Those who took offense at me were not listening to what I was saying.  No, they were listening to what they thought I was saying.  They were reacting not to me, but to others who had criticized Christianity on false grounds.  In contrast, years ago, when I wrote an article I submitted for publication at an online theological journal with a conservative Presbyterian orientation, I recited many of the same facts about ancient comparative religion, but with no negative response or reaction.  The editors checked my facts and published my article.  They read what I wrote.  They also understood I was not hostile to the faith.

At one of the universities I attended there was a professor who specialized in Latin American history.  One day years ago he taught about human rights violations centuries ago that were matters of policy in the Roman Catholic Church.  An offended parent of an offended student called the department chair to complain.  The professor’s material was factually accurate; he cited examples Holy Mother Church has acknowledged frankly and for which it has formally apologized.  The two offended Roman Catholics (student and parent) took offense more easily and quickly than the institution they defended.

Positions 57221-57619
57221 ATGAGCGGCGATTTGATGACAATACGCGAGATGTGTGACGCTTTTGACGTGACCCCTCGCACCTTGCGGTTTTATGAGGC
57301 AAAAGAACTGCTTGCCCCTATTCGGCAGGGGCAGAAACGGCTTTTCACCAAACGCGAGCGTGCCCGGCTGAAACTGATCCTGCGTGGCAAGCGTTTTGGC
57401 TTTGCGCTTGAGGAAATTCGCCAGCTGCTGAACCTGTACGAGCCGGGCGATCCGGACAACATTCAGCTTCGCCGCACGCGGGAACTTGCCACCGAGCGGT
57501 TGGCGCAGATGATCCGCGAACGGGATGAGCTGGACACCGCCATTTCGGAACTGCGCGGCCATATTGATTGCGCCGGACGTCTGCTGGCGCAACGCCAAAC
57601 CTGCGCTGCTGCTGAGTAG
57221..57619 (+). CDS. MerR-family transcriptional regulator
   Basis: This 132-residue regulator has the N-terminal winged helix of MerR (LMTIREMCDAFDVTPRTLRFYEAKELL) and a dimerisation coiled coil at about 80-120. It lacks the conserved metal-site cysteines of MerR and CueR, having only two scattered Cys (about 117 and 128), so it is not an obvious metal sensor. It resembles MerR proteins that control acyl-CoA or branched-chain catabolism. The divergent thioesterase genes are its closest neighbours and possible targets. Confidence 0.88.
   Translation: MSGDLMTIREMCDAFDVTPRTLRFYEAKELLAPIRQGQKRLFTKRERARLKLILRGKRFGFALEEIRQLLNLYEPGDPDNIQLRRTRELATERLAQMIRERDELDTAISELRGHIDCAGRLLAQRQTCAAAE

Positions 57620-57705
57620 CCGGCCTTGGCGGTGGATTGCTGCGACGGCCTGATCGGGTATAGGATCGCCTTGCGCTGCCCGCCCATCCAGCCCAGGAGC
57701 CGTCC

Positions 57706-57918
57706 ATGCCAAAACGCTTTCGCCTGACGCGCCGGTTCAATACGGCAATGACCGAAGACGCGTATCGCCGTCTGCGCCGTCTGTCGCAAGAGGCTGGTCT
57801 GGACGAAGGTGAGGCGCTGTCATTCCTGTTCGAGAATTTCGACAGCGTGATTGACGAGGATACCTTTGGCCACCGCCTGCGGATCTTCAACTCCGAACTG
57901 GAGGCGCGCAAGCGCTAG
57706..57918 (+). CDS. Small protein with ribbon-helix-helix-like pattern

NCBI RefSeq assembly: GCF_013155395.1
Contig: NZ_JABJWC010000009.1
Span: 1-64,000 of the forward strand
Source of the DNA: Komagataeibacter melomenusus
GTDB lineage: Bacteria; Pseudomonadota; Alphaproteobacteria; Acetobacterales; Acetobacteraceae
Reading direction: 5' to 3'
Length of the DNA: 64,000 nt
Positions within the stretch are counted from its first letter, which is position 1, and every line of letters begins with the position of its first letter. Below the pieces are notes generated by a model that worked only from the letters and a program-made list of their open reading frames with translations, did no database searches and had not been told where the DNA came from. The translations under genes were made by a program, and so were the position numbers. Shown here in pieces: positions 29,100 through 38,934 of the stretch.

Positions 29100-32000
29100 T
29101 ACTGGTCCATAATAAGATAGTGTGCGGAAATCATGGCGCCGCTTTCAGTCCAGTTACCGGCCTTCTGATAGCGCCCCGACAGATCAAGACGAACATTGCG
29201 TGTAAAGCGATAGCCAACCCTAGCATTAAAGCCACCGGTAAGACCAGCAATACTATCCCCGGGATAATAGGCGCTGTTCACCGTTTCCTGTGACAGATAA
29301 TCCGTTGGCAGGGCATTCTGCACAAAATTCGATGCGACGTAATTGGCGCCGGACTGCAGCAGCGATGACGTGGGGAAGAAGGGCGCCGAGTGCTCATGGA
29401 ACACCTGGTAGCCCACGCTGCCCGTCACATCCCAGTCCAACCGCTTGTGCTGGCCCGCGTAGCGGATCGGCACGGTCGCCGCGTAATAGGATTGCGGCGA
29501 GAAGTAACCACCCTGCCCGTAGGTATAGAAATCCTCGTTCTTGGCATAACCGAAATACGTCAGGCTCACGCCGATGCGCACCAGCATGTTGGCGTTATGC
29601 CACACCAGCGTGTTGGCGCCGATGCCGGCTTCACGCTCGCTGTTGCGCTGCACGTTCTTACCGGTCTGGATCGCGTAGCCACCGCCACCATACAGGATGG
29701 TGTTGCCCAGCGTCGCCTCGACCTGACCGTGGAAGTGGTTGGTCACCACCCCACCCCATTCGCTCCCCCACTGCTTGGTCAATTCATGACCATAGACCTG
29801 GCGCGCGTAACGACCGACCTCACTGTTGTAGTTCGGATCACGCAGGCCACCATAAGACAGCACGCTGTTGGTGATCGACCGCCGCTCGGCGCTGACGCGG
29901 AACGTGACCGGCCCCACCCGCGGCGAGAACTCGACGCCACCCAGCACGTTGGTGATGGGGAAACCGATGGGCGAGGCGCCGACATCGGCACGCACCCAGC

No ideological, political, or religious camp has a monopoly on snowflakism.  If one is to criticize snowflakism while remaining intellectually honest, one must criticize it consistently, without regard for left-right distinctions.

I have a strategy for dealing with that which would ruin my day needlessly:  I ignore it.  If I do not want to hear a speaker on the campus where I work, I do not attend the event.  If I do not want to watch a program or a movie, I avoid it.  Life is too short not to enjoy it properly.

I affirm all I have written in this post thus far as I add to it the following statement:  I understand why many people are hypersensitive.  I understand that many people’s formative experiences have included unapologetic, intentional insults, degradation, and contempt from others.  I understand that many people have felt oppressed because they have experienced a degree of oppression.  I understand that experiences have conditioned them.  I accept that one should acknowledge the unjust realities of many people’s lives and make no excuses for the inexcusable.

I also return to my original thought in this post:  Maintaining the proper level of sensitivity is crucial; hypersensitivity is at least as negative a force as insensitivity.  Something I do (or have done) today is offensive to somebody, somewhere.  The same statement applies to you, O reader.  Our duty is to do our best to love our fellow human beings as we love ourselves.  That kind of love seeks to build people up, not to tear them down.  It respects in words and deeds the dignity inherent in them.  So may we act accordingly.  May we neither cause legitimate offense not take offense wrongly.




Feast of Thaddeus Stevens (August 12)   6 comments

Above:  The Honorable Thaddeus Stevens, 1860-1868

Image Source = Library of Congress

THADDEUS STEVENS (APRIL 14, 1792-AUGUST 11/12, 1868)

U.S. Abolitionist, Congressman, and Witness for Civil Rights